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The Death With Dignity Act: History & Origin

Instructor: Kristen Irey
The Death with Dignity Act is a law that permits terminally ill residents of certain states who meet specific criteria to request a lethal dose of a prescription drug to accelerate their death. This is also referred to as physician-assisted suicide.

What is The Death with Dignity Act?

Imagine that either you or a loved one has been diagnosed with an aggressive terminal illness. Now imagine that this disease will so drastically impact your quality of life as it progresses that you decide you do not want to endure the pain it will cause toward the end of your life. You are a mentally competent adult, and if you live in Washington State, Oregon or Vermont you may request a prescription for a lethal dose of medicine from your doctor that will end your life. This option is offered through a law called the Death with Dignity Act, and is only available to those who have an estimated less than six months to live, according to their diagnosis.

The detailed requirements of the law vary by state but the guidelines are similar for all. The Oregon law, which is the oldest, sets out multiple conditions, including the following:

  • The patient must wait at least 15 days between making a first verbal request and a second verbal and written request.
  • The patient's written request must be confirmed by two separate witnesses:
    • The witness is not entitled to any portion of the patient's estate.
    • The witness is not the patient's physician.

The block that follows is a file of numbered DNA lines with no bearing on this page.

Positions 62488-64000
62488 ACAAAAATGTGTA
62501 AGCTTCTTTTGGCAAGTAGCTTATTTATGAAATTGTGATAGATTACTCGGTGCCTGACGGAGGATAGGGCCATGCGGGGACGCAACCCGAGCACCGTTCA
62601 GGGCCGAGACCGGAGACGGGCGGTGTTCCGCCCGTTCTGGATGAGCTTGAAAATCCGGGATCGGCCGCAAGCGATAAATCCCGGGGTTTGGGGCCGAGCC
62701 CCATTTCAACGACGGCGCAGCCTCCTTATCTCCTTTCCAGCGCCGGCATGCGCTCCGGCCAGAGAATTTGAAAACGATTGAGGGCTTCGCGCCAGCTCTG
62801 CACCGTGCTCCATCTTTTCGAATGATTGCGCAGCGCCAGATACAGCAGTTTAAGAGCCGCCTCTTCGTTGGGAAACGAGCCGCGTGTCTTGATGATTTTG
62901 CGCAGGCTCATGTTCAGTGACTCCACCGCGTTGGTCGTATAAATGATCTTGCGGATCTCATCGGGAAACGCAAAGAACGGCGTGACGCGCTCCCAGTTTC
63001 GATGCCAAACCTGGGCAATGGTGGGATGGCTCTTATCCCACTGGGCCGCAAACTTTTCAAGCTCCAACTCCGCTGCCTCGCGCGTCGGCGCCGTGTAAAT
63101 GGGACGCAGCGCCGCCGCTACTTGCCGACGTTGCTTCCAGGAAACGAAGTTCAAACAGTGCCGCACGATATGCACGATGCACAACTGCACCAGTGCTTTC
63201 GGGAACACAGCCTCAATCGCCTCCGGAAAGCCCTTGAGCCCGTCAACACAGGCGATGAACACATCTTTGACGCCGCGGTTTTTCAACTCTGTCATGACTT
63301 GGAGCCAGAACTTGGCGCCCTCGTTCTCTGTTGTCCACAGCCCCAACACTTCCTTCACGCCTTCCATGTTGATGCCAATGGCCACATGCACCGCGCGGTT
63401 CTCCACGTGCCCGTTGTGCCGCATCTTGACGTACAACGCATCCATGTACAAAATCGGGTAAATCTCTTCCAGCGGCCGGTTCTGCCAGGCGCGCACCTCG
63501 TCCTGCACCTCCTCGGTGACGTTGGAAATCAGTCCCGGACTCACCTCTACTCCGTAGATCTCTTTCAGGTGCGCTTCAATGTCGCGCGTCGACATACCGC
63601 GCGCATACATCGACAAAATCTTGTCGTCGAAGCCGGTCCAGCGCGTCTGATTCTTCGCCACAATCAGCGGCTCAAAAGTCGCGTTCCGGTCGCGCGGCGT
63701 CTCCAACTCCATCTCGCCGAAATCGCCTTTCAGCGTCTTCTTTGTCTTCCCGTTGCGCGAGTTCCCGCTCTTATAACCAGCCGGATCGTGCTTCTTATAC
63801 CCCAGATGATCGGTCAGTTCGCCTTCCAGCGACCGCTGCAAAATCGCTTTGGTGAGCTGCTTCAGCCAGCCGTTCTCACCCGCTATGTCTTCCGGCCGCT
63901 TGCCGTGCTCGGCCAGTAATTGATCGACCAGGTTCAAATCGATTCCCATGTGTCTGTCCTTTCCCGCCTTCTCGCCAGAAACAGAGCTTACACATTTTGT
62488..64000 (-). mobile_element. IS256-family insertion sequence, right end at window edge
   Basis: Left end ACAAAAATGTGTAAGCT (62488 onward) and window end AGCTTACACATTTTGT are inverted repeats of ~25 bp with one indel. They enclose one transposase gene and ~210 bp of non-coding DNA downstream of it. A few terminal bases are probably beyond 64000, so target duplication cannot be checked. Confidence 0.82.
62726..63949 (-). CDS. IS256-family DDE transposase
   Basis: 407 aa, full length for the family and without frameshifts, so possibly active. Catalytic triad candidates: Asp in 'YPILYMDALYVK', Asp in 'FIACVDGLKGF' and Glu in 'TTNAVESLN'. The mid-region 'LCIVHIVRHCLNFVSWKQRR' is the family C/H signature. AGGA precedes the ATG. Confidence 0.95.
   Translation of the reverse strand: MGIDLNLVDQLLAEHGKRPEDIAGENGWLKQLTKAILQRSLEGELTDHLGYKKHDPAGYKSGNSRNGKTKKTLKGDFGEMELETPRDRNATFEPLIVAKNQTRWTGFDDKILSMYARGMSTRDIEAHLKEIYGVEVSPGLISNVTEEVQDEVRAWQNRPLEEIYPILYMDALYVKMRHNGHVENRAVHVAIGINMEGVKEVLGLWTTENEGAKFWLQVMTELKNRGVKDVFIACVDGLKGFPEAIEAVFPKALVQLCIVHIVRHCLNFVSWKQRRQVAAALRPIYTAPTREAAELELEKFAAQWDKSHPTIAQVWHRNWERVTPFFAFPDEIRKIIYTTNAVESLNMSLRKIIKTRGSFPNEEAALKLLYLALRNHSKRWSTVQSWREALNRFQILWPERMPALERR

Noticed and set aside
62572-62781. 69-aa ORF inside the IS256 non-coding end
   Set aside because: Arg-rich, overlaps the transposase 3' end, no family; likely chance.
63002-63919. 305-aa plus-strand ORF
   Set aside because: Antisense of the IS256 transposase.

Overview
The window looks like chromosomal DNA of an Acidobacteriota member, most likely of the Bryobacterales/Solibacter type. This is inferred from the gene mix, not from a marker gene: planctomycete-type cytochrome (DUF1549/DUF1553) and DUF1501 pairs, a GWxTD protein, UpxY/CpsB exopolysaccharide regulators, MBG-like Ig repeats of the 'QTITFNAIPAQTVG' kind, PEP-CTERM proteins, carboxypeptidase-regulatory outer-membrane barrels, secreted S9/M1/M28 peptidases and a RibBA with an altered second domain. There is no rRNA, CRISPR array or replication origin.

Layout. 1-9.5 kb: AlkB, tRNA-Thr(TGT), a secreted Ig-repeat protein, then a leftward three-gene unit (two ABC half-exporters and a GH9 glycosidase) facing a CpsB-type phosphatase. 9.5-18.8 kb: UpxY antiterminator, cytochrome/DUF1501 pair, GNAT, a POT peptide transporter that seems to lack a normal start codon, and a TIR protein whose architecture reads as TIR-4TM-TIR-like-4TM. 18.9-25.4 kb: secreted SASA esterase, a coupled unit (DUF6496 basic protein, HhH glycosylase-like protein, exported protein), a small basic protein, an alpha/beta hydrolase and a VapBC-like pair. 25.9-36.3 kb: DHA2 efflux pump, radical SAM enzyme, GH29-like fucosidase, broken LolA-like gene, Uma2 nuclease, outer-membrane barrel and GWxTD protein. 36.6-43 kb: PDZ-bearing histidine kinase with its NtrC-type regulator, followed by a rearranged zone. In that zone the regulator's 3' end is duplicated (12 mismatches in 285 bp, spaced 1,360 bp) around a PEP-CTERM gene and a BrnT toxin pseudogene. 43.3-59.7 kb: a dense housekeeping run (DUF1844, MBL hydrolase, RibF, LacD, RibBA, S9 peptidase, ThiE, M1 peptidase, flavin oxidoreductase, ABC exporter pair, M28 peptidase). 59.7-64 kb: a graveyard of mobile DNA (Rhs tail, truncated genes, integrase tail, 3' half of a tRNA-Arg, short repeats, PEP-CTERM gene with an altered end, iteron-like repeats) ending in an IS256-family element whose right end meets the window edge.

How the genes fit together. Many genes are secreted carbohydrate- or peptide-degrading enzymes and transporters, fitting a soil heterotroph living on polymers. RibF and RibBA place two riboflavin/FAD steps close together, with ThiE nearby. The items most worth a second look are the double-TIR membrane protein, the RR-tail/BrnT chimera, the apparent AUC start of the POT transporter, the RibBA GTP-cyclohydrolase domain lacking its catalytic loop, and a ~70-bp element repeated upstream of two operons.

• The witness is not employed by a health care facility caring for the patient.
  • After the request is made, a second physician must examine the patient's medical records and confirm the diagnosis.
  • The patient's mental condition must be medically evaluated and judged to be competent.
  • The patient has the right to change their mind and rescind the request at any time.
  • The physician can refer to the patient for psychological evaluation.
  • The physician must tell the patient about alternative options for end of life care.

History and Origin of the Law

Oregon was the first of the three states to enact this law. The law was passed in Oregon in 1994 and went into effect into 1997. The Oregon Public Health Authority, as required by the law, maintains information on how often the law is used. The delay in Oregon between passing and enacting the law was caused by many legal challenges, the most famous of which was the United States Supreme Court case of Gonzales vs. Oregon.

At issue was whether or not the U.S. attorney general, Alberto Gonzales, under the authority of the federal Controlled Substances Act, could prohibit the use of controlled substances (prescription drugs) for the specific use of physician-assisted suicide. The United States Supreme Court decided that the attorney general did not have the power to prevent the states from enacting and implementing physician-assisted suicide laws using lethal medication doses. This case determined that Oregon's Death with Dignity Law was permitted as an individual's constitutional right and a state's right to be free from government intrusion, referred to as states' sovereignty. This decision and subsequent validation of the law led the way for other states to follow.

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